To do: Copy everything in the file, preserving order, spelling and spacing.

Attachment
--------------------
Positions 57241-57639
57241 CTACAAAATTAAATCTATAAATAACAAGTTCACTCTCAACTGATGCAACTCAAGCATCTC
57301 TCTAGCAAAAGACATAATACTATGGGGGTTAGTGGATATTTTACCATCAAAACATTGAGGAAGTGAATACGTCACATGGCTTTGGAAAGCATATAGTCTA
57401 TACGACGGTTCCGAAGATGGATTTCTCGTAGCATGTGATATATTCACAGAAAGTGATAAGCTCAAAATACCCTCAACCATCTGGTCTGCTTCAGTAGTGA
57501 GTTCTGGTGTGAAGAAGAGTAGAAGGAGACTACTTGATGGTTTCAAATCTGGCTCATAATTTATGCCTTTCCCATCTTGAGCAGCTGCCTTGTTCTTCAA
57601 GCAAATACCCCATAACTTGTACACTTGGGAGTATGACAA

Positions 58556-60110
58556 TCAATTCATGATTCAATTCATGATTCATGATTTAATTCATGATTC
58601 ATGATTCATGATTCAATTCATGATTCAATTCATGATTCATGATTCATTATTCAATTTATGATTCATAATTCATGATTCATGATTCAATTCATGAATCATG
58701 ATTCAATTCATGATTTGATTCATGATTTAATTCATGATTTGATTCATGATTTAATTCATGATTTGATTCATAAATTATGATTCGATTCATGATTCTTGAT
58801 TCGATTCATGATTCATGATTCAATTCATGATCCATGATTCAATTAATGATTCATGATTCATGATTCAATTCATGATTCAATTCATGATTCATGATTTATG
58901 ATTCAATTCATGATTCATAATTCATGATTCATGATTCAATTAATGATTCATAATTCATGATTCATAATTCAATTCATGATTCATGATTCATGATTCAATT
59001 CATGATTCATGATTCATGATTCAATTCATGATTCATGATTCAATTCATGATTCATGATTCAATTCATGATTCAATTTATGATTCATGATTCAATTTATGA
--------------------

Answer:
Positions 57241-57639
57241 CTACAAAATTAAATCTATAAATAACAAGTTCACTCTCAACTGATGCAACTCAAGCATCTC
57301 TCTAGCAAAAGACATAATACTATGGGGGTTAGTGGATATTTTACCATCAAAACATTGAGGAAGTGAATACGTCACATGGCTTTGGAAAGCATATAGTCTA
57401 TACGACGGTTCCGAAGATGGATTTCTCGTAGCATGTGATATATTCACAGAAAGTGATAAGCTCAAAATACCCTCAACCATCTGGTCTGCTTCAGTAGTGA
57501 GTTCTGGTGTGAAGAAGAGTAGAAGGAGACTACTTGATGGTTTCAAATCTGGCTCATAATTTATGCCTTTCCCATCTTGAGCAGCTGCCTTGTTCTTCAA
57601 GCAAATACCCCATAACTTGTACACTTGGGAGTATGACAA

Positions 58556-60110
58556 TCAATTCATGATTCAATTCATGATTCATGATTTAATTCATGATTC
58601 ATGATTCATGATTCAATTCATGATTCAATTCATGATTCATGATTCATTATTCAATTTATGATTCATAATTCATGATTCATGATTCAATTCATGAATCATG
58701 ATTCAATTCATGATTTGATTCATGATTTAATTCATGATTTGATTCATGATTTAATTCATGATTTGATTCATAAATTATGATTCGATTCATGATTCTTGAT
58801 TCGATTCATGATTCATGATTCAATTCATGATCCATGATTCAATTAATGATTCATGATTCATGATTCAATTCATGATTCAATTCATGATTCATGATTTATG
58901 ATTCAATTCATGATTCATAATTCATGATTCATGATTCAATTAATGATTCATAATTCATGATTCATAATTCAATTCATGATTCATGATTCATGATTCAATT
59001 CATGATTCATGATTCATGATTCAATTCATGATTCATGATTCAATTCATGATTCATGATTCAATTCATGATTCAATTTATGATTCATGATTCAATTTATGA